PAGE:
In his piece, Patrick mentioned one opportunity he had to interview Coach Pratt about former Powers basketball standout Tom Herzog:

When I talked to Pratt and told him I wanted to ask about Herzog, who he hadn’t coached in about five years at that time, he immediately started telling me how much he loved coaching ‘Tommy.’ Here was the comment I used:

“He’s the kind of young man who will give his all and ask for nothing in return,” said former Powers coach Jack Pratt. “He hasn’t played a lot (at MSU), but he’s been an inspiration to the kids on the basketball team. It’s that innate quality that people sometimes have that make other people respect them.”

Pratt would’ve willingly talked to me about him or anything else all afternoon if I didn’t have a deadline to meet.

My earliest memories of Coach Pratt are, of course, his iconic bright orange — or other bold color depending on who he was coaching at the time. But, Like Patrick, I can remember the last time I interviewed Coach Pratt. It was right after an ugly, ugly football game (a victory for Powers) in the freezing rain. I recall being quite nervous to do a post-game interview, on the field, in such awful conditions — “here comes the big blow off,” I thought. That would have made sense, of course, and I’d would have understood noting that I didn’t want to be out there either.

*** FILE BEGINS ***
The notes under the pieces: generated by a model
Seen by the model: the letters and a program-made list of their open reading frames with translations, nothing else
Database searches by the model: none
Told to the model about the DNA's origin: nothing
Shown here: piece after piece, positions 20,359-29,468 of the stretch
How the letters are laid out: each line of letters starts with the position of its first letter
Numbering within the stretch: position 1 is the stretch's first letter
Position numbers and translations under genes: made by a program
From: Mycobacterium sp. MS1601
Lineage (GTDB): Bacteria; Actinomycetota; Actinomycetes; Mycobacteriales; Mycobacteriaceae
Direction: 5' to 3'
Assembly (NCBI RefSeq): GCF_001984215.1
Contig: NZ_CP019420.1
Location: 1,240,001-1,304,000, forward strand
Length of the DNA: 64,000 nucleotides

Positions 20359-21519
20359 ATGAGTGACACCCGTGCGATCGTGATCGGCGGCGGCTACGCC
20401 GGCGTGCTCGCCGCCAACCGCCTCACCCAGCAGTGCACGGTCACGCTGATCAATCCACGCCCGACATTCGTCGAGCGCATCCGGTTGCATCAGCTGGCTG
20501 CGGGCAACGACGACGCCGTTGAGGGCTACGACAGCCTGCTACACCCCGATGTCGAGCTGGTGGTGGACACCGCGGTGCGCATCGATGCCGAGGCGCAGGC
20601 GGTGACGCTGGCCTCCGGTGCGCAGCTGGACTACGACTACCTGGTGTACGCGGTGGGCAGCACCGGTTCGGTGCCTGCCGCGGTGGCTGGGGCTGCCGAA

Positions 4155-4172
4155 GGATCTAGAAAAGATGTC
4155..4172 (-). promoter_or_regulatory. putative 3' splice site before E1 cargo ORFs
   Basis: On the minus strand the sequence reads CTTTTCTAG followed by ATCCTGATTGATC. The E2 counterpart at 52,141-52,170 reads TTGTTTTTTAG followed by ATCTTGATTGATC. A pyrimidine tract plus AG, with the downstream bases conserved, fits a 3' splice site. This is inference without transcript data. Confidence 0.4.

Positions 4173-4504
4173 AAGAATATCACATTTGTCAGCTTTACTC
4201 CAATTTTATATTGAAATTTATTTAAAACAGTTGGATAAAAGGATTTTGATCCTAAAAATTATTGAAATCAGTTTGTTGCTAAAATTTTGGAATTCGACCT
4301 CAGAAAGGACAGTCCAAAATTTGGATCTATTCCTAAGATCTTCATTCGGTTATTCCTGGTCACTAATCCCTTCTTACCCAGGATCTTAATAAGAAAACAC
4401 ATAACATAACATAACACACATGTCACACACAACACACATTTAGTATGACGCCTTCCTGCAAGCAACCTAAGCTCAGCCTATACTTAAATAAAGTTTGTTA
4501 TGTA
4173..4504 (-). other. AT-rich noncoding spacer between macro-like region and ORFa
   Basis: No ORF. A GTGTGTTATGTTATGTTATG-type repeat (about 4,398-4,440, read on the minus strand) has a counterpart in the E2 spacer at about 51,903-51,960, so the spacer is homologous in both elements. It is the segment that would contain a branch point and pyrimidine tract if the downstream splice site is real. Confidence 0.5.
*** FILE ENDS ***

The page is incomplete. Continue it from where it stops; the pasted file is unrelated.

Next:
Well, like Patrick, my last interview with him was as cordial as any I ever had. I remember wondering, as I watched his whole body shake from what must have been the affects of both his physical condition and the weather that night, why this man at nearly 80 years old was still on that field. The answer, I know now, is simple: It was his life. His calling.